There was better news, however, for Scotland’s hard-pressed travellers after unions representing cabin crew in the British Airways (BA) dispute said that “serious progress” had been made in discussions with the company.
Loading article content
On the railways, the RMT union said that more than 550 guards and drivers would take part in the fourth wave of industrial action in protest at the proposals, which it claims will jeopardise passenger safety.
ScotRail said it had given the union written guarantees to allay fears over the role of conductors and described the strike action as unjustified.
Steve Montgomery, managing director of ScotRail, said: “I welcomed the Acas meeting as a step in the right direction – but the only step taken by the union was backwards. Instead of conciliation, there was intransigence.
“The new line will create 130 jobs and further strike action is unjustified, especially at a time when businesses across the UK are announcing posts are being axed or threatened.”
RMT said that guards and drivers would strike from Monday until midnight on Wednesday and sleeper train managers would walk out between 6pm on Tuesday and 6pm on Thursday.
Union officials had previously called for intervention from Transport Minister Stewart Stevenson after it emerged the Government agency Transport Scotland had approved the decision to have drivers operating train doors, with a ticket examiner as the second person on board.
RMT general secretary Bob Crow yesterday called on Alex Salmond to resolve the issue and said that the union would be demonstrating outside the Scottish Parliament next Thursday.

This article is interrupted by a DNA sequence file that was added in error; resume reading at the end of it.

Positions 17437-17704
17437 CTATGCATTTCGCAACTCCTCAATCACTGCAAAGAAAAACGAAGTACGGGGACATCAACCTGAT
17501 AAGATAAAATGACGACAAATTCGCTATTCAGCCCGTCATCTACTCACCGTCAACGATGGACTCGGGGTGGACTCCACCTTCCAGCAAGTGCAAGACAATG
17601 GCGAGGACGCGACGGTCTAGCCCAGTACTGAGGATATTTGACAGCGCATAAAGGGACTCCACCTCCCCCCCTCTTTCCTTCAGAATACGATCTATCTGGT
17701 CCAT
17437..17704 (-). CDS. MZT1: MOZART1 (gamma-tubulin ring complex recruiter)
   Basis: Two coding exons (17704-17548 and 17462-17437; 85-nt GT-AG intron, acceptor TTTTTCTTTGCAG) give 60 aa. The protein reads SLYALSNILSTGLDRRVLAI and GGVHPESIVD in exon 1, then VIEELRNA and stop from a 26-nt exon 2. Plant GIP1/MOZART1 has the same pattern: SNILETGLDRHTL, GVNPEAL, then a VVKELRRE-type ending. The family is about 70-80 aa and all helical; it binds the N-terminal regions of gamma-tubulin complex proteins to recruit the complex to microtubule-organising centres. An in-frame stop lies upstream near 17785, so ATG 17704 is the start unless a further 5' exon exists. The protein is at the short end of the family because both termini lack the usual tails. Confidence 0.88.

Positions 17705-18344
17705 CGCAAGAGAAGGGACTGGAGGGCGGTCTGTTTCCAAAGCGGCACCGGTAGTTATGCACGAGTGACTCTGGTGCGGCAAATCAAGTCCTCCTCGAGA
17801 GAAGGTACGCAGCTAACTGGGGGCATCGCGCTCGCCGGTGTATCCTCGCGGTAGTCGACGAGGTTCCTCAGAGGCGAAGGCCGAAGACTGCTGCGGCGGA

He said: “Our members’ courage and determination to defend rail safety and the role of the guard on ScotRail is second to none and if the company, and Transport Scotland, thought that this issue would quietly fade away then they didn’t reckon with the grit of RMT members.
“Months into this campaign, ScotRail and the Scottish Government still refuse to face up to their responsibilities to the travelling public and their staff and are prepared to slash corners on rail safety in the dash for cuts and the drive for profits.”
ScotRail said that drivers already opened and closed doors on 46% of its trains. It said it had run at least nine out of 10 trains during the previous three one-day strikes and it expects to run more services during next week’s walkouts.
Meanwhile, a spokesman for BA told The Herald that there was no immediate threat of another walkout by cabin crew as talks continue in a bid to resolve the dispute over pay and jobs.
BA said the seven days of strikes held in March had cost the company between £40 million and £45m. The airline carried 11.4% fewer passengers in March year-on-year and the number of premium, or business class, passengers fell by 7.2% on the 2009 figure.